Presumably if there had been a happiness index in 50 ad the nephites would be close to the top. I see that Utah is about 10 homeless people/ 10,000.

    Jader, How do you define heavenly people? The way 4th Nephi defines them or might there be some republicans there?

  7. sjames says:

    It seems to me both ‘contentions’ ignore the fact that nothing heavenly (Zion or the Kingdom of God) is achieved without “divine aid”.
    The claim: “We know that human beings can create the Kingdom of God through their own efforts because, in Fourth Nephi, they do precisely that.” – ignores the fact that the Kingdom of God is not achieved without the grace and gifts of God bestowed upon all who are true followers of his Son – no Christlike love, no Kingdom (at least no entry into it).
    Christ’s atonement, spiritual endowments, and other spiritual transformations are conditionally ‘gifted’ as ultimately is the Kingdom of God.
    The only mention of the Kingdom of God in Fourth Nephi I could find reads: “but they were in one, the children of Christ, and heirs to the kingdom of God”. 4 Nephi 1:17, which I understand to point to a future condition/circumstance, not yet attained.

  8. Sjames (and Michael),

    I don’t I think I agree with your claim that “Christ’s atonement, spiritual endowments, and other spiritual transformations are conditionally ‘gifted,’” depending on what you mean by “conditionally,” but contra Michael, I fully agree with your claims that “nothing heavenly…is achieved without ‘divine aid'” and that, in the case of Fourth Nephi, it’s important to note that the received record does not say that they built the Kingdom of God, but rather that, through their Zion existence (no contentions or poor among them, etc.), they became “heirs to the kingdom of God.” The terminological/theological point here has, I’m sure, no clear resolution solely within the scriptural record, but my reading (one shared with, among others, Hugh Nibley) is that we are called to repent and work and shape our lives so as to build Zion…which is preparatory for the spiritual transformation which we call the Kingdom of God. The legend tells us that Enoch–after having been granted a great deal of heavenly aid–built Zion, as perfect a city as humans can build, which then (rather than eventually succumbing to humanities inevitable flaws, as the post-destruction Book of Mormon peoples did?) taken up into God’s presence. Surely the latter, rather than the former, is God’s “kingdom,” yes?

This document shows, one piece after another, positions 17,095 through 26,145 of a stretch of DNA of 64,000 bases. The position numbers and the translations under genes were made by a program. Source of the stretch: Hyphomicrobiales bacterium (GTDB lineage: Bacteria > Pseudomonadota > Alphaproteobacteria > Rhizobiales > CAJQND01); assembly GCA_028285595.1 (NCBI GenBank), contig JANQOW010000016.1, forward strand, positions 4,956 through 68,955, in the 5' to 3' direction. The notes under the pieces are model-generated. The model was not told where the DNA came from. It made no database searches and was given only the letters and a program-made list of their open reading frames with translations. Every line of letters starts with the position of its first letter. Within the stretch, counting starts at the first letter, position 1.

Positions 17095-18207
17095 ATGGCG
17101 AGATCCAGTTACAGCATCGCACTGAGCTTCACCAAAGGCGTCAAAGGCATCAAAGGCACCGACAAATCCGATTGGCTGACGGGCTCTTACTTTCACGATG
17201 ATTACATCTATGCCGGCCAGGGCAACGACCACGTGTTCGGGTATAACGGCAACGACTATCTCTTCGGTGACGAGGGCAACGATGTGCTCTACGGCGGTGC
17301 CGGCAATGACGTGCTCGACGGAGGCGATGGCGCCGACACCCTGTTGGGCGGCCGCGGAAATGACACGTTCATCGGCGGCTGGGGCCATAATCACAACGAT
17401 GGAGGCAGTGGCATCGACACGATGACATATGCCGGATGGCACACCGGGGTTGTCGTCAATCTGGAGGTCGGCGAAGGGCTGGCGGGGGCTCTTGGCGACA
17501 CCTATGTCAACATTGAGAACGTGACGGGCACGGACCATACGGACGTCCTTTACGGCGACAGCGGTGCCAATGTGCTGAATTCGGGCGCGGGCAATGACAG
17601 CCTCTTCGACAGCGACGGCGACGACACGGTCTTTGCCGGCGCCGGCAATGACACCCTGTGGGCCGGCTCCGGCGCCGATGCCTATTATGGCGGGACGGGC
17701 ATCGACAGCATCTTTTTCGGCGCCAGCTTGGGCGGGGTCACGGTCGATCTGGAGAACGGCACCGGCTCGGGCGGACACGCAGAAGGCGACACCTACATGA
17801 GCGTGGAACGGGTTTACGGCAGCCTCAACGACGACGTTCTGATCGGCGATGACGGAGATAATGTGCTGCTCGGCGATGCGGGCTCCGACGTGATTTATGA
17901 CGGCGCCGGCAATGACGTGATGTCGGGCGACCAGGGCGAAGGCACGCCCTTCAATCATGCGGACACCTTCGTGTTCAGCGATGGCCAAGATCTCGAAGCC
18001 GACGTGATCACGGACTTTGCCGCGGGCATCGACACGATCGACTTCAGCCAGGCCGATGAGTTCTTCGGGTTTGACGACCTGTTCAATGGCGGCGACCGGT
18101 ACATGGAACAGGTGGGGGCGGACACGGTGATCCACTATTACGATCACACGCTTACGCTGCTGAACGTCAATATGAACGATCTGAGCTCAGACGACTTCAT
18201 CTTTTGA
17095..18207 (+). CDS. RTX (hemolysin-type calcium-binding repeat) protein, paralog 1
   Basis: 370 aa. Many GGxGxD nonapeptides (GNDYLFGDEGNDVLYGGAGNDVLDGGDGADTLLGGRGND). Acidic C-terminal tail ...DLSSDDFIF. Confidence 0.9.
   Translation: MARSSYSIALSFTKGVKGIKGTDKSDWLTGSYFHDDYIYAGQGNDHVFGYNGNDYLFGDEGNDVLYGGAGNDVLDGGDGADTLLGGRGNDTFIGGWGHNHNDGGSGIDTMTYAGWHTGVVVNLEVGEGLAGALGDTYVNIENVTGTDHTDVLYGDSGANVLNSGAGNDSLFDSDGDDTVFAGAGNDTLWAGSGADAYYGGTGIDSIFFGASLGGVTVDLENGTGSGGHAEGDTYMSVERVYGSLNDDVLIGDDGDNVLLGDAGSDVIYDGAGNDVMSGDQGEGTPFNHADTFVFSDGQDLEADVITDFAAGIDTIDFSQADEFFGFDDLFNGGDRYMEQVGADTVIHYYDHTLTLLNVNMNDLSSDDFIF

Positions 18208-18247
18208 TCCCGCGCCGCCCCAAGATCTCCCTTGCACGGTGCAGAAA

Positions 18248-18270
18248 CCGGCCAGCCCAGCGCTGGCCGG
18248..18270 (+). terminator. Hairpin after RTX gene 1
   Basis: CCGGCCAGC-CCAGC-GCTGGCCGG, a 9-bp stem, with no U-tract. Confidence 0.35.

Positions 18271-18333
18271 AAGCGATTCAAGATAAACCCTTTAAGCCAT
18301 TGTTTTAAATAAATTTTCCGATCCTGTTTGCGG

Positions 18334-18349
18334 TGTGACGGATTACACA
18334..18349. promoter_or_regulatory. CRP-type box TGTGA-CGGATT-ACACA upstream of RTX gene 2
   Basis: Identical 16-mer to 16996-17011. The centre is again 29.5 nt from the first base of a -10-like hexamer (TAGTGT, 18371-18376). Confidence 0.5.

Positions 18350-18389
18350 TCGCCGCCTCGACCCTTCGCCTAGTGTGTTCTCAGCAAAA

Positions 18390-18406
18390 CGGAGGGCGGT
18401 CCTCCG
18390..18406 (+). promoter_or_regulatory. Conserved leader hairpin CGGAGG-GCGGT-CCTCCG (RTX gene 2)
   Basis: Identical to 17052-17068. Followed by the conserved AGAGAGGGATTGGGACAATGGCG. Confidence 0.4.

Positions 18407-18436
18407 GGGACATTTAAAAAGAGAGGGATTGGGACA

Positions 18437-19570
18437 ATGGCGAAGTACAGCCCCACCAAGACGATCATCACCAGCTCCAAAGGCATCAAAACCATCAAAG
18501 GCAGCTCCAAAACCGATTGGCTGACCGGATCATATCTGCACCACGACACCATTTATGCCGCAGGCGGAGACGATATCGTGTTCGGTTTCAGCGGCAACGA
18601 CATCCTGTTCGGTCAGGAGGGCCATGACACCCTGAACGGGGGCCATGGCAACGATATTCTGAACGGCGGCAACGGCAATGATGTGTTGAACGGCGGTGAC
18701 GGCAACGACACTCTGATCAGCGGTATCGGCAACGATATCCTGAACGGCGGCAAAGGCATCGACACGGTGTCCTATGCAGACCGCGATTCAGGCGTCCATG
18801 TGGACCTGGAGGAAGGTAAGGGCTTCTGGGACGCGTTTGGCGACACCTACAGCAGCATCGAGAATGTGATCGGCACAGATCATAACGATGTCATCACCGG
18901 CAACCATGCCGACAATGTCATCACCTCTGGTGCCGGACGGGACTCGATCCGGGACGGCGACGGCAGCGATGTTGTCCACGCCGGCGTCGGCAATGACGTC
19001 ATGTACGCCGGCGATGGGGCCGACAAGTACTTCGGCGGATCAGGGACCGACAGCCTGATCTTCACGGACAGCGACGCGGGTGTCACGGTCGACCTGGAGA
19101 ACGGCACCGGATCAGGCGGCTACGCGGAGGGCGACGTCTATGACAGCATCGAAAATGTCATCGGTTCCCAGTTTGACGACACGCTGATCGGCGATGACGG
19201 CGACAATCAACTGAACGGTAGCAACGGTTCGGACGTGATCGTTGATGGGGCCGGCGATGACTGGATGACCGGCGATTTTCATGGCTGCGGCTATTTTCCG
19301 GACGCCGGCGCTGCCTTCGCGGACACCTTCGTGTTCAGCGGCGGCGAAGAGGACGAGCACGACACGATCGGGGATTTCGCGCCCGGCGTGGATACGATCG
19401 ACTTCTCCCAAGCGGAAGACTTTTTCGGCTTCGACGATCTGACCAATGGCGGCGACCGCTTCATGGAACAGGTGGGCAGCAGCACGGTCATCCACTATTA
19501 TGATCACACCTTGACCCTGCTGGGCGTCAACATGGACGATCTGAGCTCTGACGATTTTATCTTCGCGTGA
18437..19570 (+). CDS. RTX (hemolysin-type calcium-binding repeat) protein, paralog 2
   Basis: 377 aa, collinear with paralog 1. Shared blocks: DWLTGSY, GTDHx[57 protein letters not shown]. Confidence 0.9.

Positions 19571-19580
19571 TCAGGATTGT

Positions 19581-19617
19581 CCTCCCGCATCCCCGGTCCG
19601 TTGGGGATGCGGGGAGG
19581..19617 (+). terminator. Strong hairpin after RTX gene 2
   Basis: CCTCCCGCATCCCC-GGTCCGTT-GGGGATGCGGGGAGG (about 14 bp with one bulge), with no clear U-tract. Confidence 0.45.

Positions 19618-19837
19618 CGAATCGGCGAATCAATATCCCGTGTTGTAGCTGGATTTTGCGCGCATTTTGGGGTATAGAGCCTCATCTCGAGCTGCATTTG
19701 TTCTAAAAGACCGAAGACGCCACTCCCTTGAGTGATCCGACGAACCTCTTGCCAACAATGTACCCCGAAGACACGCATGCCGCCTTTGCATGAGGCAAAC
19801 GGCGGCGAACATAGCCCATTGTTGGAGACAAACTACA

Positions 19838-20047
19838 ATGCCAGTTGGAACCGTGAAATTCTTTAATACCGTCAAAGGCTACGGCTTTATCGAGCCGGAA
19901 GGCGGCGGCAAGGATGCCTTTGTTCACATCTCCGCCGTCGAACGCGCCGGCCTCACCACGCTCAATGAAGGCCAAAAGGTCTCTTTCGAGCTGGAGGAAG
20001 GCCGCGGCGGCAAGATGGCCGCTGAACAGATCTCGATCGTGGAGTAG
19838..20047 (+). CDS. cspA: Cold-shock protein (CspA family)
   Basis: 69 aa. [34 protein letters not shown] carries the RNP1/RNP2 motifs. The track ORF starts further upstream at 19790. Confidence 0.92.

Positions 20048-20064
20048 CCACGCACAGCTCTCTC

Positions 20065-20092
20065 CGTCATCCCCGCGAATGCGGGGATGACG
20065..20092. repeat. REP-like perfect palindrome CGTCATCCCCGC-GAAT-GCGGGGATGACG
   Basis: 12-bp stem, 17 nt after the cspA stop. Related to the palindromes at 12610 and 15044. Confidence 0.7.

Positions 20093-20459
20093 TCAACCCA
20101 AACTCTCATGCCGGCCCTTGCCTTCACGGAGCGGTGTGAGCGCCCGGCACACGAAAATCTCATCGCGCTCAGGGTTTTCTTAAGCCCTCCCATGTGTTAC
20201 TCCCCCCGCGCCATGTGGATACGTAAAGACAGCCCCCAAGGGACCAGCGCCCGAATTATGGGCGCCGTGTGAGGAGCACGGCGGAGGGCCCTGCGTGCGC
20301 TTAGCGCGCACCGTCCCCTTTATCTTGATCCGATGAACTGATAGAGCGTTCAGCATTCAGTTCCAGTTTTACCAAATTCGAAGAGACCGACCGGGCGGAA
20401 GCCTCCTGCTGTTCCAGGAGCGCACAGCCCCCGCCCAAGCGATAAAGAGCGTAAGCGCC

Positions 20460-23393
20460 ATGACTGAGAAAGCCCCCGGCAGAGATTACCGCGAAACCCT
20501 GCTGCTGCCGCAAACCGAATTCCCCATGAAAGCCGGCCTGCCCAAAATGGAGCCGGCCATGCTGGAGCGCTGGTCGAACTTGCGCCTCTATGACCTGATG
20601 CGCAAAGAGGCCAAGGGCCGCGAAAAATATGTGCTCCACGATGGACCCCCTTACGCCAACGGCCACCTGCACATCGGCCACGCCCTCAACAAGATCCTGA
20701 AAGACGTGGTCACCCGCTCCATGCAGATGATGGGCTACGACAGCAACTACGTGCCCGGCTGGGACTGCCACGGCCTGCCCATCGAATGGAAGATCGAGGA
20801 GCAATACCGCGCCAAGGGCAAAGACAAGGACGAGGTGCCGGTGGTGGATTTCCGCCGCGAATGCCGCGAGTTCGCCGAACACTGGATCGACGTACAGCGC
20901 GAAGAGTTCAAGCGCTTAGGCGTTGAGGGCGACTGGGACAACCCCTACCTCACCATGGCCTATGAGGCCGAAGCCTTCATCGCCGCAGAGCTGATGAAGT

9. Roger Hansen says:

    I’m all in on sapiential Christianity. But I think most Mormon are more into Apocalyptic Christianity. Which is one of my problems with contemporary Mormonism. I love Christ as a social rebel. His antiestablishment message. It is so relevant in the modern world.

    Yet the current temple building craze and the emphasis on genealogy seem Apocalyptic. As do the messages of President Nelson. The Church programs to help refugees and the poor seem very secondary compared to other Church activities. Given that half the Church membership now lives in developing countries, this is unfortunate.

    It seems like Albert Schweitzer ended up getting a medical degree and moving to Gabon. Maybe he had a change of heart.

  10. Mormon says it was “the more righteous part of the people” who survived the destructions of 3rd Nephi 8, but the bar doesn’t seem to be all that high: basically those who didn’t kill “the prophets and the saints.” I don’t doubt there was mob violence and many people with blood on their hands, but it sounds like a lot of pretty average citizens of the wicked society of 3rd Nephi 6-7 successfully became citizens of Zion in 4th Nephi. A lot of hearts must have changed, by a lot, and in a fairly short time.

    From my observations of human nature, including my own, I suspect that before the mighty change relatively few of them actively or effectively opposed the sins of their society, most acquiesced in them, and some actively supported them. The societal sins they tolerated include great inequality, making education the key to socioeconomic advancement but limiting access to the rich, widespread contention and anger, and overthrowing a divinely-inspired democratic government and replacing it with autocratic governments rooted in tribal affiliations.

    This gives me hope that members of the Church today, including myself, can also change.

    The great questions then are what made this change happen, and how can we make it happen again today? I suspect Mormon sees it as just the pride cycle writ large, and that the destructions of 3rd Nephi 8 were a necessary prerequisite not because they killed the wicked, but because they humbled the survivors. It’s a gloomy analysis, but who can blame Mormon for being gloomy? I wish I had a more optimistic answer.